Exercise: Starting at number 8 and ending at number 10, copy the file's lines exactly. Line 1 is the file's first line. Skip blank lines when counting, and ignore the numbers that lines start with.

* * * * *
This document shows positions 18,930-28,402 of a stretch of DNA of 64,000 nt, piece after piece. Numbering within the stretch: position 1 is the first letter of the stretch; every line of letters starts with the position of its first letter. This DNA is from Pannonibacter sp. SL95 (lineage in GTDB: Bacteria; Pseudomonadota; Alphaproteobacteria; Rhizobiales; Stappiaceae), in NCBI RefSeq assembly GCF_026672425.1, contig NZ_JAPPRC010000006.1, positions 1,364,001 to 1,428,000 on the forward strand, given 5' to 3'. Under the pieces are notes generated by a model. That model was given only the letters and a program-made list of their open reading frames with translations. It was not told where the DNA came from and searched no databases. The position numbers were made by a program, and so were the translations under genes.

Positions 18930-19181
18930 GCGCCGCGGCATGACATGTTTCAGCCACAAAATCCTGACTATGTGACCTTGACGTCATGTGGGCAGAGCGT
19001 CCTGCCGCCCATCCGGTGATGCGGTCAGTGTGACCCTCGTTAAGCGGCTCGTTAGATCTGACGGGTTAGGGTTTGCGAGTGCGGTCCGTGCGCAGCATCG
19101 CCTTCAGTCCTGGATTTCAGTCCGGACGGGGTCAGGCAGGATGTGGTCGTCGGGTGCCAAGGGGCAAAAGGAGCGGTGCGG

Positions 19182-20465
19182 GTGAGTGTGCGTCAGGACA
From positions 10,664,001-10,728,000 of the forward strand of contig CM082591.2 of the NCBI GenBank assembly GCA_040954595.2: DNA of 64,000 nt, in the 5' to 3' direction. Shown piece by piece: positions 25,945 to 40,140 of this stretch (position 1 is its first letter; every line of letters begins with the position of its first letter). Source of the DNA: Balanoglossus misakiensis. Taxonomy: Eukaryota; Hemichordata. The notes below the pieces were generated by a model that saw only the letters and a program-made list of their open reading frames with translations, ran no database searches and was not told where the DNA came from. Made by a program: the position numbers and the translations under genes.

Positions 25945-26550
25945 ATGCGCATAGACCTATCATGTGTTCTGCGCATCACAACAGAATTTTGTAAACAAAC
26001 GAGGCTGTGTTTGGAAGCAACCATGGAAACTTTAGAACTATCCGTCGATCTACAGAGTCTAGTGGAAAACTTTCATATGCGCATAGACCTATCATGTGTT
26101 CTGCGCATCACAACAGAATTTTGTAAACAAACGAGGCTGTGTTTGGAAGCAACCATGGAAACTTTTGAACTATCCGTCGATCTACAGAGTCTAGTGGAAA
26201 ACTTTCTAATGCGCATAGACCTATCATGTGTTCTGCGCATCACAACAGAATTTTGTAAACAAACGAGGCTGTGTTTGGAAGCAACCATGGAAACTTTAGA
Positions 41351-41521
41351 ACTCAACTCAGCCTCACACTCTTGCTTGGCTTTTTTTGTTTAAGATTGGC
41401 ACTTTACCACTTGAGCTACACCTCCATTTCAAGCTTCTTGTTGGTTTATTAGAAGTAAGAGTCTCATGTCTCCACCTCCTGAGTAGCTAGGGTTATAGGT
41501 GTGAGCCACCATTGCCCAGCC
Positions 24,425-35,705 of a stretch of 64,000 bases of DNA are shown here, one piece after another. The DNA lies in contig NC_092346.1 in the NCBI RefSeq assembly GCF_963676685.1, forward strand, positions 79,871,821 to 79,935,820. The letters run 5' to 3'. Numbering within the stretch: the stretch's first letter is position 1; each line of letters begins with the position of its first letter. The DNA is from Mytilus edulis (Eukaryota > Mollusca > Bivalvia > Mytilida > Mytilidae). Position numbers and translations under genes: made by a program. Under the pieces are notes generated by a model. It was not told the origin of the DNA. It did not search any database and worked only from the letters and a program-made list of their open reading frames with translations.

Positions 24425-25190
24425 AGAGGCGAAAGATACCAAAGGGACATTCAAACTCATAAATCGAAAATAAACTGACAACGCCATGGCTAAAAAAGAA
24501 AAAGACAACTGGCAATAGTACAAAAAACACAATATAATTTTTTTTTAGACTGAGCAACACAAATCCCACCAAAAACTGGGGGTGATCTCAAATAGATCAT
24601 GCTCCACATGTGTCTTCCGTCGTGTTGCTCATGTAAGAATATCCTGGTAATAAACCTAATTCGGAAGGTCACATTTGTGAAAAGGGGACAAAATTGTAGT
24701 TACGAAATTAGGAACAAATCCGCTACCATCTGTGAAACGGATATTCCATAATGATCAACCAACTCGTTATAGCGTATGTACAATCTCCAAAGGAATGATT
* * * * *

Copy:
From positions 10,664,001-10,728,000 of the forward strand of contig CM082591.2 of the NCBI GenBank assembly GCA_040954595.2: DNA of 64,000 nt, in the 5' to 3' direction. Shown piece by piece: positions 25,945 to 40,140 of this stretch (position 1 is its first letter; every line of letters begins with the position of its first letter). Source of the DNA: Balanoglossus misakiensis. Taxonomy: Eukaryota; Hemichordata. The notes below the pieces were generated by a model that saw only the letters and a program-made list of their open reading frames with translations, ran no database searches and was not told where the DNA came from. Made by a program: the position numbers and the translations under genes.

Positions 25945-26550
25945 ATGCGCATAGACCTATCATGTGTTCTGCGCATCACAACAGAATTTTGTAAACAAAC